In 2018, Google discovered personal data leaks involving Google+ users. The first of two disclosed data breaches, concerning some half a million users, reportedly went unnoticed for years prior to discovery. These incidents led to the shutting down of Google+ in 2019.
2019 was also the year Yahoo agreed to pay close to 120 million USD to users affected by what has been called “the largest data breach in history.” Between 2013 and 2016, the personal data of three billion Yahoo users was stolen and offered for sale on the dark web.
More recently, former Twitter security head-turned-whistleblower, Peiter “Mudge” Zatko, alleged in August 2022 that the social media giant has security issues that jeopardizes its users’ personal data — including unchecked central control access by company staff and retention of personal data from deleted accounts. Twitter has refuted the claims.
These are only a handful of examples of major user data breaches suffered by tech companies which were caused by the weaknesses of Web2’s centralized security.
How is Web3 different?
Alluding to what you read a little earlier in this article, the key takeaway of Web3 is its decentralized or blockchain format, which inherently has greater security- and privacy-preserving capabilities than a centralized system.
This is because, unlike a centralized system where one party could assume control of what happens to everyone’s data, a decentralized one works on the basis of distributed or collective authority.
In other words, no individual or single group can hijack the controls. The power is collectively held by everyone in the system.
Web3’s privacy and security advantage
Adding to the benefits of a distributed ledger, data which has been uploaded to a blockchain is recorded immutably — and therefore highly resistant to tampering.
User data can also be kept secure and private more effectively with potent cryptographic security measures such as hashes, proof protocols and threshold signatures.
Thus there is a far lower risk of the data stored on a decentralized system being manipulated or stolen by bad actors, as compared to a centralized one.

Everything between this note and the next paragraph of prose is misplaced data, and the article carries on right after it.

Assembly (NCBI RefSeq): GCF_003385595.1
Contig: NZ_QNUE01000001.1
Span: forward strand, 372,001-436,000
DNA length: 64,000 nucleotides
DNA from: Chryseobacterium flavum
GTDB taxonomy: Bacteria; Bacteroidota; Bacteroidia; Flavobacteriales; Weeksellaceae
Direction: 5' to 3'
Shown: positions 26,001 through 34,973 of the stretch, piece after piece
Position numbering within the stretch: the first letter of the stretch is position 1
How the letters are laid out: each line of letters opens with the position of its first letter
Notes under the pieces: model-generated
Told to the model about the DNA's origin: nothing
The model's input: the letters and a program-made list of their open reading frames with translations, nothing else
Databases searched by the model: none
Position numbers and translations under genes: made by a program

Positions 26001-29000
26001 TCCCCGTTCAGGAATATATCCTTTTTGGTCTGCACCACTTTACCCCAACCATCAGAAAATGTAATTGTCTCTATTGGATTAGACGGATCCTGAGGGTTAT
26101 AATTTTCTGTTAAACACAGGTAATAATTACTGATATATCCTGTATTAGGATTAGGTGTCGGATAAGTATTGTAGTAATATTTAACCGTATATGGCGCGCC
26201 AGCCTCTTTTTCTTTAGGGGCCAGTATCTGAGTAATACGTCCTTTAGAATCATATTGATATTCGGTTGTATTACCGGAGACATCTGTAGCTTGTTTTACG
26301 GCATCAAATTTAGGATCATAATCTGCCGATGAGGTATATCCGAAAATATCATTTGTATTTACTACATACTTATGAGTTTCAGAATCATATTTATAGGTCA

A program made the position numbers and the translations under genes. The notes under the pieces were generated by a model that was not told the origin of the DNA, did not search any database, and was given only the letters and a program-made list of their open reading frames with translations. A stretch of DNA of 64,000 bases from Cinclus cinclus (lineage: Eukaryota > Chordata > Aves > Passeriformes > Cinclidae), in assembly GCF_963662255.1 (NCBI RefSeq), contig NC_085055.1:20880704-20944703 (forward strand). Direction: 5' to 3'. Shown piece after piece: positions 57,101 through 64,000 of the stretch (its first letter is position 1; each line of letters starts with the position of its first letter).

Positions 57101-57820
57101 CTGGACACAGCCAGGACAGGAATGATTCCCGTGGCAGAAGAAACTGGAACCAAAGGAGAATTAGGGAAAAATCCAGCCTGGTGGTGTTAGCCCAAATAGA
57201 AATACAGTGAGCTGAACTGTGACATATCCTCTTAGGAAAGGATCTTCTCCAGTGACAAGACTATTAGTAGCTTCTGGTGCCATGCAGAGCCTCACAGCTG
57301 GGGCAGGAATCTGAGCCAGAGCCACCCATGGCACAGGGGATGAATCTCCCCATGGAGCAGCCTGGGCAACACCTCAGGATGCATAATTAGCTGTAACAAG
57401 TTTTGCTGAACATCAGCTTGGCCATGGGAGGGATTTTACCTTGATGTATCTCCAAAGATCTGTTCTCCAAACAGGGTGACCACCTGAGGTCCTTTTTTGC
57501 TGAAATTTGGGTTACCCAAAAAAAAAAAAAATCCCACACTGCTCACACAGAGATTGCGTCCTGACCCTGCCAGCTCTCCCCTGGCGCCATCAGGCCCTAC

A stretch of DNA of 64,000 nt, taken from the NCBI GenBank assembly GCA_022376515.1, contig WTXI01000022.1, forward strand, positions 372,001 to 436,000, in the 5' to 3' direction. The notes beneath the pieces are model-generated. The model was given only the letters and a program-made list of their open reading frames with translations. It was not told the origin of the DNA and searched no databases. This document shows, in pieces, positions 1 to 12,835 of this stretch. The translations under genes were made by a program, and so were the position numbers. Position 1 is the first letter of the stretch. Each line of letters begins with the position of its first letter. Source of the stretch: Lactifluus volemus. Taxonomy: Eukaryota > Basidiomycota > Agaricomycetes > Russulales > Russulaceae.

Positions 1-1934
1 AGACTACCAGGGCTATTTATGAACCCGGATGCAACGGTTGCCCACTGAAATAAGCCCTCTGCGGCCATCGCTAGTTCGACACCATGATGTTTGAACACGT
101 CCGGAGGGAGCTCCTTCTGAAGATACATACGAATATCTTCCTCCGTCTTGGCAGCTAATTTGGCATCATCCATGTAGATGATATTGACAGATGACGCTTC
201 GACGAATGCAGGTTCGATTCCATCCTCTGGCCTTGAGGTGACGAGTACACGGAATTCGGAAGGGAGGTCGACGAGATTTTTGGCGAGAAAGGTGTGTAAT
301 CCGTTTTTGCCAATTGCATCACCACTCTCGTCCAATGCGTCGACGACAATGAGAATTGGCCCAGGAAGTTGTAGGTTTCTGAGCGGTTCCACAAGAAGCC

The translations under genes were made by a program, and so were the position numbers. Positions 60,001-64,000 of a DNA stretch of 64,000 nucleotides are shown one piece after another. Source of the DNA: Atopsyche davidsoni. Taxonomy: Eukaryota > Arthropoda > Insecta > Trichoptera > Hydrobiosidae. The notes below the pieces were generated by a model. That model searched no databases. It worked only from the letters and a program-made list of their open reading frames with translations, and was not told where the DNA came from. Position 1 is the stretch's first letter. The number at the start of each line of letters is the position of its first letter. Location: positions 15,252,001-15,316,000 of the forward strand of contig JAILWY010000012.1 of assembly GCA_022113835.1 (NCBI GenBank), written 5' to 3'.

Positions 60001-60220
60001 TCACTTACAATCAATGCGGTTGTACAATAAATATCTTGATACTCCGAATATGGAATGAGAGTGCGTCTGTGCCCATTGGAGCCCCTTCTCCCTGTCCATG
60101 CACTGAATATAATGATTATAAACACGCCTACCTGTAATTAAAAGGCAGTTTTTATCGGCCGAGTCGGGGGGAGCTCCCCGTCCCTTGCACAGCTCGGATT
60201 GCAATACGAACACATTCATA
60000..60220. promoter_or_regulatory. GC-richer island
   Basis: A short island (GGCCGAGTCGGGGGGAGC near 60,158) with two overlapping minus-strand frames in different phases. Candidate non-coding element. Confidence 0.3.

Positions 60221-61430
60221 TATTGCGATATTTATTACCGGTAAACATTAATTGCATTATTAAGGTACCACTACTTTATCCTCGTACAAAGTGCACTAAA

Preparing for Web3
Although we are not quite face-to-face with Web3 at the moment, blockchain companies have been around for years now, chiefly in the realm of crypto.
These companies are the early pioneers of a decentralized web, but more often than not they are not fully decentralized. They may depend on centralized servers to function, detracting from the ideals of Web3. In fact, a vast majority of security exploits or hacks involving so-called blockchain companies in recent times actually stem from vulnerabilities or flaws in a centralized component.
Meanwhile, major Web2 companies are also shifting gears in anticipation of Web3, announcing plans to become players in the latter.
A key need for a full-fledged Web3 is proper cross-chain interoperability, which mitigates the dependency on risky centralized links between blockchain platforms. It aIso brings a host of other benefits, including convenient cross-chain transactions and ease of scalability. This sort of seamless interoperability is something that Analog, as a Web3 data provider, will offer.
Web3 may not be here yet, but it is becoming an ever-growing presence on the horizon, ready to take the world wide web to the next level.